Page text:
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Sunday 21 October 2018

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Pakistani journalist and Dawn newspaper assistant editor, Cyril Almeida, walks in to the district High Court ahead of a hearing on treason allegations, in Lahore on October 8.

A Pakistani court has ordered that a prominent journalist's name be removed from a list of people who cannot fly out of the country and the arrest warrant against him withdrawn.

The Lahore High Court in Punjab Province issued the orders on October 8 as it was hearing a petition that seeks to charge former Prime Minister Nawaz Sharif, his successor Shahid Khaqan Abbasi, and Cyril Almeida, a correspondent at the English-language Dawn newspaper, with treason over comments critical of the country's powerful military.

The three reject the allegations against them.

Rights groups and legal associations say there is no justification to charge anybody for criticizing any institution.

The case was adjourned until October 22.

It relates to an interview published in May during which Sharif alleged the army was backing militants who carried out the deadly attacks in the Indian city of Mumbai in 2008.

India has repeatedly accused Pakistan's intelligence agency of helping the Lashkar-e Taiba militant group carry out the attack. Pakistan has denied any state involvement.

After the publication of the interview, Pakistan's National Security Council held a meeting to deliberate on the matter.

Abbasi, who was prime minister at the time, is accused of sharing the details of the meeting with Sharif.

Almeida, who conducted the interview, had faced arrest if he failed to appear before the court and had been barred from leaving the country.

Human rights groups and unions for media workers have protested threats to media freedom in Pakistan.

Sharif was disqualified from office by the Supreme Court last year over corruption allegations and was sentenced by an accountability court in July to 10 years in prison.

He has denied wrongdoing and suggested collusion between the country's military and courts to push him out of power.

Abbasi replaced Sharif as prime minister before an election earlier this year brought cricket star-turned-politician Imran Khan to power.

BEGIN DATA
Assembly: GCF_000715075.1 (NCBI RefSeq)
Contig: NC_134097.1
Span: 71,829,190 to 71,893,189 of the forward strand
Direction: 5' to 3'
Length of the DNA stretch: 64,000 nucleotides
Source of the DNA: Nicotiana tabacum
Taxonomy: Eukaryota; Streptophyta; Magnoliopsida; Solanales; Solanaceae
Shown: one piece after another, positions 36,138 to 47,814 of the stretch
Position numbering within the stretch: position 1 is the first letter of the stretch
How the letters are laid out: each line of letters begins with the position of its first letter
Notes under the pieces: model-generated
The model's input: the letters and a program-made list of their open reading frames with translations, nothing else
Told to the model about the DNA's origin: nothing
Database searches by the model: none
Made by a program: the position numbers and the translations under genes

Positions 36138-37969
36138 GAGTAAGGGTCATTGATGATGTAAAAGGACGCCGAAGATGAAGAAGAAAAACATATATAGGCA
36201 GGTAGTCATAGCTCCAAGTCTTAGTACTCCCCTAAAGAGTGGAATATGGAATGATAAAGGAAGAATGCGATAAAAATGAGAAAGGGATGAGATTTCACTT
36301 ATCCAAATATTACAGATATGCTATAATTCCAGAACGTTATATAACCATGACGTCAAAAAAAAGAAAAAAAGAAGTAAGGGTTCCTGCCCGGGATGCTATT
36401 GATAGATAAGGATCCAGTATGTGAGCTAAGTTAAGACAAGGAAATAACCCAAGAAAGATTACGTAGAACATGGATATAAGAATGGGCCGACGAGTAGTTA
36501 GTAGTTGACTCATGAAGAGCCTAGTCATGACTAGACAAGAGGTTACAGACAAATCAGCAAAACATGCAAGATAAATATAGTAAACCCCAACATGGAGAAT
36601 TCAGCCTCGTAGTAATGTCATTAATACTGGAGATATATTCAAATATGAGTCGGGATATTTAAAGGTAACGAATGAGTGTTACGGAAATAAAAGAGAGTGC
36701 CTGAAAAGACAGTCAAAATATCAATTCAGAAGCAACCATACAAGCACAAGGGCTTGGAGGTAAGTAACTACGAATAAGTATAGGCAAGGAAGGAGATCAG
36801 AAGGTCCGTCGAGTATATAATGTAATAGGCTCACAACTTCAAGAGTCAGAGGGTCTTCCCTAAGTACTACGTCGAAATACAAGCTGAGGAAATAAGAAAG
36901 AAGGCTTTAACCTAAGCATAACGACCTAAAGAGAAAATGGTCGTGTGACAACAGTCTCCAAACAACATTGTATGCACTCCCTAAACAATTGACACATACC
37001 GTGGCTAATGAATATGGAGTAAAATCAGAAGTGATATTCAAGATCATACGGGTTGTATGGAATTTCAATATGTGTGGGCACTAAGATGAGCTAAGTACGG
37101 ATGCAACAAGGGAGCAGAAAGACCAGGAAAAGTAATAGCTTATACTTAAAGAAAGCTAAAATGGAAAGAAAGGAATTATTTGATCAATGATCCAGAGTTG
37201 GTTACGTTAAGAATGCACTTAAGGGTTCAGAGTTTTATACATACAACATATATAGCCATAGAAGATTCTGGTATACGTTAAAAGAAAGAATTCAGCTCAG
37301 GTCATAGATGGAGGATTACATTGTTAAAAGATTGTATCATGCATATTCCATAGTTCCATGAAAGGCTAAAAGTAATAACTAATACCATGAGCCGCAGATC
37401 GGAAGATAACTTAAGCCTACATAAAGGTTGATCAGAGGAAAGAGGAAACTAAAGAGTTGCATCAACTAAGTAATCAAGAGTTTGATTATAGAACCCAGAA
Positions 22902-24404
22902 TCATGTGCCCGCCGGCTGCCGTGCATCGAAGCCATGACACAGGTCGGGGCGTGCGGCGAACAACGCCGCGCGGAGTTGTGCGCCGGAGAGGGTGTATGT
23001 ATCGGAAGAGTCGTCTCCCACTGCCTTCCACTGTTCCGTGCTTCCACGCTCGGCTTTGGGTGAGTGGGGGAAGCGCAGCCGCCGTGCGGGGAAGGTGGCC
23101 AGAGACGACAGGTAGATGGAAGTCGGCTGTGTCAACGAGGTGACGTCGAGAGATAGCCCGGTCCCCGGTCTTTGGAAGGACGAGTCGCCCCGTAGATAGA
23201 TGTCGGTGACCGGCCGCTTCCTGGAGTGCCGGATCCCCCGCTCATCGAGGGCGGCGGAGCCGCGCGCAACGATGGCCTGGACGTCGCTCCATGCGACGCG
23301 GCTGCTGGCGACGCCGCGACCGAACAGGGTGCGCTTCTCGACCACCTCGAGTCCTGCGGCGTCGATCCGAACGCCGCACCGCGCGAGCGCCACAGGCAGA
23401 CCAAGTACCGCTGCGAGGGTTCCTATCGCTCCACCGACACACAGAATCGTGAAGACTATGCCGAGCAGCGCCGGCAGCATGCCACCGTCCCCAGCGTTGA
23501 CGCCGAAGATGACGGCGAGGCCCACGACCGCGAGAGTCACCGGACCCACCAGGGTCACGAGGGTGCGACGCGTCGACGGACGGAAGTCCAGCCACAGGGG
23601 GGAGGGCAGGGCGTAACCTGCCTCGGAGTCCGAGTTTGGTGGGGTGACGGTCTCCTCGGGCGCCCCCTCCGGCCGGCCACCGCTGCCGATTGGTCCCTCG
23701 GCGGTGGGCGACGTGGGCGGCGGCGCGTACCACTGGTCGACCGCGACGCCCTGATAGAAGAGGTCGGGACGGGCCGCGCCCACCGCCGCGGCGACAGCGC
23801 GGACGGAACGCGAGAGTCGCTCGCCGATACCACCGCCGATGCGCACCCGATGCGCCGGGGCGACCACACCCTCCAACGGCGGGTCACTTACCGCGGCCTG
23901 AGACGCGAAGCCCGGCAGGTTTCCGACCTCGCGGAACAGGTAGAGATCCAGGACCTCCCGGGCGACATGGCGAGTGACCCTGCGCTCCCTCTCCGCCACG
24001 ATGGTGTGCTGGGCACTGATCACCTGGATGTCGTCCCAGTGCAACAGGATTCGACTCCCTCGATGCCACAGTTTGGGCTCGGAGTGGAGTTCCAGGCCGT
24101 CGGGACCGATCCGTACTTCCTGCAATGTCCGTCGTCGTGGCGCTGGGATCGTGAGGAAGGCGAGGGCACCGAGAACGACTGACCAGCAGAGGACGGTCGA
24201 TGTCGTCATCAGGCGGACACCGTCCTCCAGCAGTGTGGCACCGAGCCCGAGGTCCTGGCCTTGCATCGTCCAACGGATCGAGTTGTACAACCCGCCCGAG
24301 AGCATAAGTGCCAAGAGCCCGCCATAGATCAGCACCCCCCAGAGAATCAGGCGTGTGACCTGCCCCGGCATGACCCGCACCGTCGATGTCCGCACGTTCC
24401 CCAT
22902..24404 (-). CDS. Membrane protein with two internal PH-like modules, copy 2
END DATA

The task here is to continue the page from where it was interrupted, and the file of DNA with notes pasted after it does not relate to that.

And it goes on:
With reporting by Dawn and Reuters

FILE: Pakistani police try to stop journalists during a rally to mark World Press Freedom Day in Islamabad on May 3.

One of the largest journalist associations in Pakistan has called for an end to “unannounced censorship imposed by state institutions” and called for nationwide protests on October 9.

In a highly critical statement, Afzal Butt, president of the Pakistan Federal Union of Journalists (PFUJ), called on the country’s new civilian government to break its silence on the issue and heed domestic and international criticism of growing limitations on press freedom in Pakistan.

“The new government is ignoring the issue and avoiding confronting those institutions who are systematically trying to silence print and electronic media through coercion, control of advertising, harassment, and even attacks against journalists,” the October 2 statement noted.

While criticizing self-censorship, the PFUJ resisted naming the institutions it says are responsible for imposing censorship. Global press freedom watchdogs, Pakistani journalists, and politicians, however, blame the country’s powerful military for limiting the press during a tumultuous year when a former prime minister was sent to prison, parliamentary elections were marred by rigging accusations and the military faced protests and growing questions over its role.

The Pakistani military denies imposing censorship or meddling in politics.

The PFUJ offers startling insights into the state of media and press freedom in Pakistan, which is struggling with instability, anemic civilian authority, a sluggish economy, and rampant poverty.